Vista Gets It: Symlinks at Last!

OK, we take our last post back, Vista does have several exciting features to blog home about (and guys, for the last time, that comment’s what they call sarcasm!) one of which is the much requested “Symlinks” feature. It’s been in practically every other operating system for the past decade+ and is one of the most essential time-saving devices ever to be implemented. For those of you (Windows-dwelling creatures) that don’t know what a symlink is yet, here’s the Wikipedia definition.

Symlinks save tons of space by making files “pretend” to exist where they don’t, but even more importantly is the time they save by allowing you to create/reference a static filepath in all your programs – then have that “file” redirect to the real deal, no matter how often it changes. If you’re a web-dev kinda guy, think of it as mod_rewrite for your hard drive, without the PCRE libraries though… (come to think of it, the first OS to implement regex into symlinks has my vote!)

On Linux/BSD/Unix it’s called ln:

CG@neosmart [~]# ln --help
  or:  ln [OPTION]... --target-directory=DIRECTORY TARGET...

but if you’re reading this, you probably already knew that; or at the very least you know where you can find the man page.

On Windows, it’s a very similar procedure. Microsoft had long promised that symlinks would ship with Vista, and every build we’ve been enthusiastically entering the ln command and hoping to get something other than the dreaded

'ln' is not recognized as an internal or external command, operable program or batch file.

But it turns out that it’s been in there for a while — just hiding under a different name. It’s called mklink (in keeping with the mkdir nomenclature obviously), and it works just as well.

C:\Users\Computer Guru.NEOSMART>mklink
Creates a symbolic link.

MKLINK [[/D] | [/H] | [/J]] Link Target

        /D      Creates a directory symbolic link.  Default is a file
                symbolic link.
        /H      Creates a hard link instead of a symbolic link.
        /J      Creates a Directory Junction.
        Link    specifies the new symbolic link name.
        Target  specifies the path (relative or absolute) that the new link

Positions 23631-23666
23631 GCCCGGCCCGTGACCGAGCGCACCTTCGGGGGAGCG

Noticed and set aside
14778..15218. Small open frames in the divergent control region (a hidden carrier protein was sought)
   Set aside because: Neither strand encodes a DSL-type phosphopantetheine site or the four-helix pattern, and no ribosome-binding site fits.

refers to.

Now all Microsoft needs is to implement a mod_rewrite (or use one of the existing open-source implementations?) into IIS7 to suddenly kick-up the competition a notch…

Hat Tip: Thanks to Kristan Kenney!

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  • 11 thoughts on “Vista Gets It: Symlinks at Last!

    1. Windows has actually had this ability since 2000, at least for directories. In Windows nomenclature, they are called junctions, and can be created using either the linkd tool from the resource kit, or junction.exe from SysInternals…

      I admit, it might be nice to finally be able to symlink files though

    2. Hey Cynic..

      Actually, that’s a common misconception. “Junctions” in Windows 2000+ are actually hard links, and not symlinks as many people suppose.

      There’s a fairly large gap between the two, and hard links offer few to none of the advantages of real symlinks. But Windows XP does have add-on (3rd party freeware) that adds Symlinks to the Kernel, but it’s not really reliable in my experience.

      *OK, I can’t for the life of me find that freeware link that I saw while writing this article, but I’ll post back if/when I do.

      Here’s the Wikipedia link on Symlinks and Hardlinks – a bit hard to spot the difference at first, but it’s there.

    3. I know only Windows and I have to work on this tedious Solaris operating system for last 3 days. Can anybody tell me how to verify if a file/folder/service is systemlinked to /usr/local/bin? Say the binary “abc” is copied in /usr/local/xyz after installing a package and nowI need to know if “abc” is symlinked to /usr/local/bin or not. Please provide clear instructions like I am used to see in Windows Support manuals. It will be great, if you can mail me at

    4. Hi,

      Tedious solaris? Solaris is very good OS. Ok here you go. One thing is that you can search for all symlinks in the system and just grep for the /usr/local/bin or whatever you want. You can do all this in couple of unix commands.

      find / -type l -exec ls -l {}\; >/tmp/all-sym-links-in-system

      Now open the file to find what you are looking for.


    5. Ohh.. sorry.. mistyped the command


      find / -type l -exec ls -l {}\; >/tmp/all-sym-links-in-system

    6. Hi
      I am not able to run a file after I created it by the mklink command.
      Please refer to the steps below
      1) i created a applocation file using

      C:\>mklink foo notepad.exe
      symbolic link created for foo <> notepad.exe

      2)Then I tried to start the application using
      C:\>start foo
      At this point the system asked me to choose a program from the list of programs to run the file foo.

      3)Next I tried to create the link using the following command

      C:\>mklink foo.exe notepad.exe
      symbolic link created for foo.exe <> notepad.exe

      And then wen I gave Start foo.exe, I got the error message :
      C:\>start foo.exe
      The system cannot find the file C:\foo.exe.

    7. Is there any UI equivalent of creating symlinks with Vista – preferably via Explorer (e.g., right click drag a file to another explorer folder location)?

    8. “come to think of it, the first OS to implement regex into symlinks has my vote!”

      Oh Yes!
      – mine too!

      Once i write an Operating System, based on php and Javascript! 😉

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